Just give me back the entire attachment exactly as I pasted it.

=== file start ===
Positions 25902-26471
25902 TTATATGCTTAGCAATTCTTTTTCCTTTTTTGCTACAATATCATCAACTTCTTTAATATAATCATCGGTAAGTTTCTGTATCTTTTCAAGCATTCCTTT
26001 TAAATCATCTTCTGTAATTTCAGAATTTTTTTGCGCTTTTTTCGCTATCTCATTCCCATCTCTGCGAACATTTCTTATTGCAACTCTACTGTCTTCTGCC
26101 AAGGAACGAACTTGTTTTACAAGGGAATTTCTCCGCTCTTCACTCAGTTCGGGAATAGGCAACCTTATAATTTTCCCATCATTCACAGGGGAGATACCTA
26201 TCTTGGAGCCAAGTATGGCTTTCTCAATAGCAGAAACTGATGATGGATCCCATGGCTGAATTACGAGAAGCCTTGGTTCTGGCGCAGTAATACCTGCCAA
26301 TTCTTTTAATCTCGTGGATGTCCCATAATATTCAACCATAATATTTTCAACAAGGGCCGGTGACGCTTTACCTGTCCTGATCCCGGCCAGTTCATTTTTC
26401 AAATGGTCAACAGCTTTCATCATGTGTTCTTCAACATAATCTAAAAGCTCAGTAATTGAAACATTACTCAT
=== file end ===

Positions 25902-26471
25902 TTATATGCTTAGCAATTCTTTTTCCTTTTTTGCTACAATATCATCAACTTCTTTAATATAATCATCGGTAAGTTTCTGTATCTTTTCAAGCATTCCTTT
26001 TAAATCATCTTCTGTAATTTCAGAATTTTTTTGCGCTTTTTTCGCTATCTCATTCCCATCTCTGCGAACATTTCTTATTGCAACTCTACTGTCTTCTGCC
26101 AAGGAACGAACTTGTTTTACAAGGGAATTTCTCCGCTCTTCACTCAGTTCGGGAATAGGCAACCTTATAATTTTCCCATCATTCACAGGGGAGATACCTA
26201 TCTTGGAGCCAAGTATGGCTTTCTCAATAGCAGAAACTGATGATGGATCCCATGGCTGAATTACGAGAAGCCTTGGTTCTGGCGCAGTAATACCTGCCAA
26301 TTCTTTTAATCTCGTGGATGTCCCATAATATTCAACCATAATATTTTCAACAAGGGCCGGTGACGCTTTACCTGTCCTGATCCCGGCCAGTTCATTTTTC
26401 AAATGGTCAACAGCTTTCATCATGTGTTCTTCAACATAATCTAAAAGCTCAGTAATTGAAACATTACTCAT